option
3 : Probabilistic selection between the global and
and local maps, for all IF branchings irrespective of their
singularity structure.
When using the probabilistic selection, it is possible (in phase-space regions well away from the strict soft and collinear limits) that the selected kinematics map produces unphysical momenta (with x > 1 or negative energies) for the given branching invariants, while the other map would give physical momenta. In such cases, one has to choose whether the given phase-space point should be vetoed, or whether the other map should be allowed to be used instead to construct the kinematics.
flag
Vincia:kineMapIFretry
(default = off
)
option
off : If the map selected according to the probabilistic
choice above returns unphysical momenta, the trial branching is
vetoed.
option
on : If the map selected according to the probabilistic
choice above returns unphysical momenta, the other map is tried. Only
if both maps fail to produce physical momenta is the trial branching
vetoed.
During the perturbative shower evolution, the first aspect of subleading colour is simply what colour factors are used for the antenna functions. In a strict leading-colour limit, one would use CA for all antennae, thus overestimating the amount of radiation from quarks (note that we use a normalisation convention in which the colour factor for quarks is 2CF, hence the difference is explicitly subleading in colour). A more realistic starting point is to use 2CF for quark-antiquark antennae, CA for gluon-gluon ones, and something inbetween for quark-gluon ones. Alternatively, a more sophisticated treatment is under development, which exploits QED-like factorisation properties of multi-gluon amplitudes beyond LC. The following switch determines whether and how subleading-colour corrections are treated in the evolution:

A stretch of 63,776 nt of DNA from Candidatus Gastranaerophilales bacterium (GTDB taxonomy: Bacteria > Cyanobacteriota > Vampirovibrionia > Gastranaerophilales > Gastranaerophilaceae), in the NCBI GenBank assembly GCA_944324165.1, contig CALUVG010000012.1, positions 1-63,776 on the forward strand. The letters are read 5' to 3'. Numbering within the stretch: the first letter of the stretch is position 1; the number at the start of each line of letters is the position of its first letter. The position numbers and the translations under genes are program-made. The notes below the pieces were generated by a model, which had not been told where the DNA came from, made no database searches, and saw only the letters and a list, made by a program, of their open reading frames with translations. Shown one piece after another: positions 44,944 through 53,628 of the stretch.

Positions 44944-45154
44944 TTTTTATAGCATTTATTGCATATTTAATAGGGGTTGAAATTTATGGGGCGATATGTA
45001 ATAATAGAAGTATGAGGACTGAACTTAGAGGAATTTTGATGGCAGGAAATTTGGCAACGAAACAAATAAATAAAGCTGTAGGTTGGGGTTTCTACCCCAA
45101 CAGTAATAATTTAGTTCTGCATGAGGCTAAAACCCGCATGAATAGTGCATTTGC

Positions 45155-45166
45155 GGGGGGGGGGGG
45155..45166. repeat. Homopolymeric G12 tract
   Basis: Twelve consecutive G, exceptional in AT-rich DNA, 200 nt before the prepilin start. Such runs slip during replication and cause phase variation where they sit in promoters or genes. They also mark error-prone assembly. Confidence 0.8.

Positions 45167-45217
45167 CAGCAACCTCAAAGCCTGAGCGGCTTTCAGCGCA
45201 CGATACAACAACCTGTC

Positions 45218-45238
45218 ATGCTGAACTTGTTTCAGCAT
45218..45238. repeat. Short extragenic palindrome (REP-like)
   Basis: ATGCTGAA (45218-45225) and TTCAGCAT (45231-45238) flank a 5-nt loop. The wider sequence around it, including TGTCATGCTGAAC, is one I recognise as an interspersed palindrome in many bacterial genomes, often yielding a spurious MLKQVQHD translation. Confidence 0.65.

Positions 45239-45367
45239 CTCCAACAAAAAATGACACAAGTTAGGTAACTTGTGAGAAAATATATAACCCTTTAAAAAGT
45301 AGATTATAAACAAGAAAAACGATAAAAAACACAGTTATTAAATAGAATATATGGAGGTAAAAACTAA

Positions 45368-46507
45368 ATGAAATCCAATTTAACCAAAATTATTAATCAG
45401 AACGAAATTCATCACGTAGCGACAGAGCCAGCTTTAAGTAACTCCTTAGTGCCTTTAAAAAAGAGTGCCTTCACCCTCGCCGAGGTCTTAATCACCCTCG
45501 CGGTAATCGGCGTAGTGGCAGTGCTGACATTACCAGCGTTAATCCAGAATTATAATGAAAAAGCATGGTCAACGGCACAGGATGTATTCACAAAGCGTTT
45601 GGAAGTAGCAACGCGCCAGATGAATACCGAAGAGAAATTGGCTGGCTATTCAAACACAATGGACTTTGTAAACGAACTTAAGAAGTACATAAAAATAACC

mode
Vincia:modeSLC
(default = 2
; minimum = 0
; maximum = 3
)
option
0 : Strict LC evolution. All gluon-emission colour
factors are forced equal to CA thus overcounting the radiation from
quarks. Note that matrix-element corrections, if applied at full
colour, will still generate corrections to the
evolution up to the matched number of legs.
option
1 : Simple Colour Factors. The chargeFactor
parameters for each of the antenna functions are used to set the
colour factor for each type of gluon-emission antenna; see the section on
antenna functions. (Typically, 2CF for qqbar antennae,
CA for gg antennae, and the average of 2CF and CA for qg antennae.)
option
:
option
2 : Sophisticated Colour Factors. The colour factor
for quark-antiquark antennae is forced equal to 2CF.
Quark-gluon and gluon-gluon antennae both start out normalised to CA,
but a phase-space (and helicity-) dependent correction proportional to
-1/NC^2 is applied to QG antennae,
containing the collinear parts of a corresponding Q-Qbar antenna.
This can be viewed as interpolating between a colour factor of 2CF for
radiation collinear with the quark and one proportional to CA for
radiation collinear with the gluon.
option
3 : Sophisticated Colour Factors and QCD Multipoles. As